Now I want to test puzzles from my benchmark set (see above), for which my solver requires DFS searching. I generate ECL for the reduced puzzle - ie. we only specify unresolved cells, and these with reduced domains that my solver has already calculated (through domain shaving).

To my delight, a preliminary test case, KP1212_Hard, was solved in less than 0.2s. Here's a competitive solver,I thought.

But sadly, KP1818_Hard, which is only the first of my benchmark test suite, has been running for over 8 hours with no result. Compare this with just 0.16s for the C DFS solver. :(
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Improved Kakuro Solver

Postby Mathimagics » Wed Sep 21, 2016 8:52 am

I took the C version of my solver, and produced a modified version, CM, in which I introduced the following optimisations:

  • a compact grid representation - the Domain(R,C,D) table is eliminated, with domains stored in situ, ie: if Grid(R,C) is negative (hi-bit on), the cell is free, and the low-order bits are a domain mask. This reduces the size of the DFS stack and makes PUSH/POP operatons faster

  • all Grid traversals are done via pointers where possible

This improves the solver performance in all benchmark tests:
Code: Select all
                  Rating       DFS       C          CM
 KP1818_Hard       4.092      1257     0.162      0.131
 KP1818_Harder     4.324     10461     1.205      0.940
 KP2424_Hard       4.077     70745     4.622      3.302
 KP2424_Harder     4.235     91274     8.300      6.121
 KP2424_XHard      4.130    290853    49.154     37.686
 KP2424_Killer     4.267   2229694   229.261    169.816
 KP2424_Diabolical 4.406   5310008   624.777    487.315
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Improved Kakuro Solver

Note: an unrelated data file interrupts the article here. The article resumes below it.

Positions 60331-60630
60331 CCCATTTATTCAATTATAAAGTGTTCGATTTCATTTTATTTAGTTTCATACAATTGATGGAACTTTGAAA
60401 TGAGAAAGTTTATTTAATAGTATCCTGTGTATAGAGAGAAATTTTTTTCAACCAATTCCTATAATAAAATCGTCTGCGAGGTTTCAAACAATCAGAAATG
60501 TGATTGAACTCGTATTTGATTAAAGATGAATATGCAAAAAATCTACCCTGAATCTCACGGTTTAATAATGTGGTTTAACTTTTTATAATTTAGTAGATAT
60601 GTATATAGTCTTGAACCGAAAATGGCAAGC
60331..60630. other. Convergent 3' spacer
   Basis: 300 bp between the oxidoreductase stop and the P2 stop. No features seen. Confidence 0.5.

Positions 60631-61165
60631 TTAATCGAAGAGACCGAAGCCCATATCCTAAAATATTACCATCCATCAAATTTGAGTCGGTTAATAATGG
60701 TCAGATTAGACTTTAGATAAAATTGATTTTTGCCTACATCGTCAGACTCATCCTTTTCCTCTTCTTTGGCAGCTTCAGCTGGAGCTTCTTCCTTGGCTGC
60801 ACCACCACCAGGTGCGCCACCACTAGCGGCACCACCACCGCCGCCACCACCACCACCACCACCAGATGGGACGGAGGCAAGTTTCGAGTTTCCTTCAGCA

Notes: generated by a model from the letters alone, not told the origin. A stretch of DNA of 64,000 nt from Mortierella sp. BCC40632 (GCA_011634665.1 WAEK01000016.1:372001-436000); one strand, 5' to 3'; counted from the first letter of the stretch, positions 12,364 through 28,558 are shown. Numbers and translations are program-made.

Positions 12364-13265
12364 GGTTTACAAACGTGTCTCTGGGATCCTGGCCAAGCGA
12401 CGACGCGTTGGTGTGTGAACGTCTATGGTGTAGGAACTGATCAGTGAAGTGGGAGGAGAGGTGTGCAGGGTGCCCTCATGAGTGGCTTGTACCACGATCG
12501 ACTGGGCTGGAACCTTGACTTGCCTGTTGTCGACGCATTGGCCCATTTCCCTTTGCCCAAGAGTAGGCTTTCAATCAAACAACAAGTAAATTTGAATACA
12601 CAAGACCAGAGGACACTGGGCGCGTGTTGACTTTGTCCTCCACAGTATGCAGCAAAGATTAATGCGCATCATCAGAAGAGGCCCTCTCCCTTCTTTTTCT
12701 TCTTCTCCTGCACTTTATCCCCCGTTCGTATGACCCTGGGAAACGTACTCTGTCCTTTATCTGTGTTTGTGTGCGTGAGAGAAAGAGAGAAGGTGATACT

Postby Mathimagics » Wed Sep 21, 2016 9:21 am

Next I looked at ways to reduce the size of the DFS search tree. This boils down to finding a better "next cell" selection strategy than the naive model, which just selects the cell with the smallest NPV (number of possible values).

In all of the benchmark test cases, there are several cells with NPV = 2 initially, so the naive approach selects the first one encountered. This is not always the best choice.

I introduced an option to "look ahead" - a limited form of BFS (breadth-first search). We test all NPV = 2 candidates and see which one leads to the most cells solved. Solver version CMB applies this only at the top 2 levels, ie first and second cell selection.

Code: Select all
                  Rating       DFS       C          CM         CMB       DFS
 KP1818_Hard       4.092      1257     0.162      0.131      0.174      1311
 KP1818_Harder     4.324     10461     1.205      0.940      0.991     10337
 KP2424_Hard       4.077     70745     4.622      3.302      3.352     70693   
 KP2424_Harder     4.235     91274     8.300      6.121      4.617     79556   
 KP2424_XHard      4.130    290853    49.154     37.686      1.159     15779   !!
 KP2424_Killer     4.267   2229694   229.261    169.816     91.180   1692519 
 KP2424_Diabolical 4.406   5310008   624.777    487.315    199.237   3451440